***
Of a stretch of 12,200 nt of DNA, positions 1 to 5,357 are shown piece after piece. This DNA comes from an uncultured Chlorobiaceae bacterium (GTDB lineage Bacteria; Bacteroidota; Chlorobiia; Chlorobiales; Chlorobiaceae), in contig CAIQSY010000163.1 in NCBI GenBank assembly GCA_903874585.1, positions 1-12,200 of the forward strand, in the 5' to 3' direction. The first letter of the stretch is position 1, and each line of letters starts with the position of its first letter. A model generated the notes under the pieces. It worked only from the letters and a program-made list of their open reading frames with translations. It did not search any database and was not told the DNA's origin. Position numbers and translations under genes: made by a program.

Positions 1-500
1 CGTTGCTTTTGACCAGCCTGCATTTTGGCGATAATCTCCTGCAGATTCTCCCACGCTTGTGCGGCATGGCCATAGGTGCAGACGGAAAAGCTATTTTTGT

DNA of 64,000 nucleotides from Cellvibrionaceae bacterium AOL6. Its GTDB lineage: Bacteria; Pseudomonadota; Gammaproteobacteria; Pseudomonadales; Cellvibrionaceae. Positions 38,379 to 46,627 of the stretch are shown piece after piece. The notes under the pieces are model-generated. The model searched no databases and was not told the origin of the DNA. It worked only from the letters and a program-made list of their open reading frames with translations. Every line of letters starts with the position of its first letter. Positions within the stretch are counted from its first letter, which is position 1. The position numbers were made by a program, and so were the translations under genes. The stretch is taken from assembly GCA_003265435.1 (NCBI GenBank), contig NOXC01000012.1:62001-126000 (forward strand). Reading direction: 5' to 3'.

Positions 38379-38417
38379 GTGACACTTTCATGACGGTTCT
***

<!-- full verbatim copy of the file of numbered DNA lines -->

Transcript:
Of a stretch of 12,200 nt of DNA, positions 1 to 5,357 are shown piece after piece. This DNA comes from an uncultured Chlorobiaceae bacterium (GTDB lineage Bacteria; Bacteroidota; Chlorobiia; Chlorobiales; Chlorobiaceae), in contig CAIQSY010000163.1 in NCBI GenBank assembly GCA_903874585.1, positions 1-12,200 of the forward strand, in the 5' to 3' direction. The first letter of the stretch is position 1, and each line of letters starts with the position of its first letter. A model generated the notes under the pieces. It worked only from the letters and a program-made list of their open reading frames with translations. It did not search any database and was not told the DNA's origin. Position numbers and translations under genes: made by a program.

Positions 1-500
1 CGTTGCTTTTGACCAGCCTGCATTTTGGCGATAATCTCCTGCAGATTCTCCCACGCTTGTGCGGCATGGCCATAGGTGCAGACGGAAAAGCTATTTTTGT

DNA of 64,000 nucleotides from Cellvibrionaceae bacterium AOL6. Its GTDB lineage: Bacteria; Pseudomonadota; Gammaproteobacteria; Pseudomonadales; Cellvibrionaceae. Positions 38,379 to 46,627 of the stretch are shown piece after piece. The notes under the pieces are model-generated. The model searched no databases and was not told the origin of the DNA. It worked only from the letters and a program-made list of their open reading frames with translations. Every line of letters starts with the position of its first letter. Positions within the stretch are counted from its first letter, which is position 1. The position numbers were made by a program, and so were the translations under genes. The stretch is taken from assembly GCA_003265435.1 (NCBI GenBank), contig NOXC01000012.1:62001-126000 (forward strand). Reading direction: 5' to 3'.

Positions 38379-38417
38379 GTGACACTTTCATGACGGTTCT